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Getting Your S**t Together, With An Audience


I was at dinner with my boyfriend, telling him about a podcast I’d listened to earlier that day. It was about personal finance, I’d told him, and the ways people are bad at managing money because no one ever speaks about it. He didn’t seem convinced of the premise: How can you turn a faulty financial history into engaging podcast episodes? 

“You just have to listen to it!” I urged. This was the first time we’d gotten close to discussing capital-M Money, as in, the concept of money in general, and one’s feelings about it: spending, saving, lines of credit and all. “Do you have any credit card debt?” I asked, emboldened by all the money-talk I’d listened to that day. “I have some. I can tell you mine …”

“I don’t want to talk about it,” he offered with a nervous smile. 

“That’s it! That’s why this podcast exists!” I nearly shouted. Hence, the premise of Los Angeles comedian and YouTube star Gaby Dunn’s “Bad with Money.” We’re all stressed out about it, we all feel like we’re not making or saving enough, but we also don’t talk about it. Salary conversations among coworkers are hush-hush. Dropping a Jackson Tubman on drinks out with friends is done without the blink of an eye. While you’re anxiously refreshing your bank website come payday, you wonder how everyone’s getting along while you feel an unending pressure about the almighty dollar. 

Dunn is only one episode in, but her project is off to a promising start. In the first episode, she speaks frankly both with her father and her best friend — addressing the former’s perplexing money habits that inevitably had an affect on her, and the latter’s different approach to spending or holding on to money as a fellow millennial. It’s fascinating to hear Dunn discuss money through the lenses of two people she’s close to — there’s a tender moment where her friend admits, “Sometimes, I wish I could just take the problems away from you,” before adding, “Cut to some sort of zany music, I’m not comfortable with how real that got!”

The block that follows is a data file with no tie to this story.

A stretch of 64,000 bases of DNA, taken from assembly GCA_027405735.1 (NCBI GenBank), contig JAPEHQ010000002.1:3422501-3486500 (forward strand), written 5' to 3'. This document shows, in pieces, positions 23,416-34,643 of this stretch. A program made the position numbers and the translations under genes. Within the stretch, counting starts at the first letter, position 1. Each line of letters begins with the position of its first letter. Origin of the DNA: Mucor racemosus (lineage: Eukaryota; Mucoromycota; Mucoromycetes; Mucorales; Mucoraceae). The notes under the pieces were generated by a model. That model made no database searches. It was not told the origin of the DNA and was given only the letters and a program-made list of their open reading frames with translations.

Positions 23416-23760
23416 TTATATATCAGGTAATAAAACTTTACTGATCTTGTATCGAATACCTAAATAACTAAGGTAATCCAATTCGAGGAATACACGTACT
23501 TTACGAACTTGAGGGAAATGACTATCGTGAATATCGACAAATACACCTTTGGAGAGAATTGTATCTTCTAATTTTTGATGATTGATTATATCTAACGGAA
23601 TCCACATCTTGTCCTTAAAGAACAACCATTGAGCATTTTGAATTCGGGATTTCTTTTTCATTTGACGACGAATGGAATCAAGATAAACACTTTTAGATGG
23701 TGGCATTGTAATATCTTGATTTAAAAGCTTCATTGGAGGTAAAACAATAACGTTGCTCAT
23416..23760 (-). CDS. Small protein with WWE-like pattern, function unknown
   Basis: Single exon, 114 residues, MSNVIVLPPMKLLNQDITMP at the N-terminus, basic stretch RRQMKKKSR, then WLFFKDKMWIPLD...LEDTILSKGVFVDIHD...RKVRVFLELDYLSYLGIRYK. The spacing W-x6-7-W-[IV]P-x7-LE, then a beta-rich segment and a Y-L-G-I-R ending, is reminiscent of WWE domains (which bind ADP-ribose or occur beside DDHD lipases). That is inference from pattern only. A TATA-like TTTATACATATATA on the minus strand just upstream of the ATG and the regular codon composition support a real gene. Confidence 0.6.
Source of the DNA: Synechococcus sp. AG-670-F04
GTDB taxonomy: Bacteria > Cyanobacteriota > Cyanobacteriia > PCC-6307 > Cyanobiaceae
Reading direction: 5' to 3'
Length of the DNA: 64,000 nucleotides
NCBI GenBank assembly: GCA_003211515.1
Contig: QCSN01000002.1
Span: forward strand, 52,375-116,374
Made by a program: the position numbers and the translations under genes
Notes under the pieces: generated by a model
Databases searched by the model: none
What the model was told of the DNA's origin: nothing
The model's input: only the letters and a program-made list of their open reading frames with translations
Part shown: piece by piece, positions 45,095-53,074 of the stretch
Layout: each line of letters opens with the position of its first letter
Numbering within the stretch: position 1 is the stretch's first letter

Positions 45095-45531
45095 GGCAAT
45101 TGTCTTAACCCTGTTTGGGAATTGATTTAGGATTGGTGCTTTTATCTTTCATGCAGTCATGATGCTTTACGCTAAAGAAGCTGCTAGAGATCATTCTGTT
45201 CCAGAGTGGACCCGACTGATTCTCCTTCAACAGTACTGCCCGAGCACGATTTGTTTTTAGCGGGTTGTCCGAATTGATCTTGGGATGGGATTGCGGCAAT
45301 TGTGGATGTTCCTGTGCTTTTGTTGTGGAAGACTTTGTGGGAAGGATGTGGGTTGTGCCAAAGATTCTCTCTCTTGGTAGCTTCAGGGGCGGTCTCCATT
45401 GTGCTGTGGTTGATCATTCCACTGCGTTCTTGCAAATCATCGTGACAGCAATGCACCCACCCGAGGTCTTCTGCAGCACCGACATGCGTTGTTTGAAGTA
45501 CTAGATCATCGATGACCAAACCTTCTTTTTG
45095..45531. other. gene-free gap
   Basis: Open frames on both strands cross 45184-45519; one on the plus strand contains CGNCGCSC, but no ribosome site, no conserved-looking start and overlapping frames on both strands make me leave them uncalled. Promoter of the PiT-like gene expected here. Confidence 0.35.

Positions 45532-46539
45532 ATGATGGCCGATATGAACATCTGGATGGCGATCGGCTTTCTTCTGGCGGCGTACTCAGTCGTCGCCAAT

It reminded me of another fairly new podcast called “Complete Me,” where Detroiter Laura Herberg takes listeners along as she completes items on her to-do list. On the surface, it may sound as exciting as reading the nutritional info off a carton of milk, but in practice, Herberg is engaging and interesting. A journey to pick up a drum set that Herberg left at a former residence turns into a wily adventure with a last-minute twist. Hearing the effort she went through to have the satisfaction of a long-empty box finally checked made me think of the lingering tasks I’ve shelved all but permanently in my mind.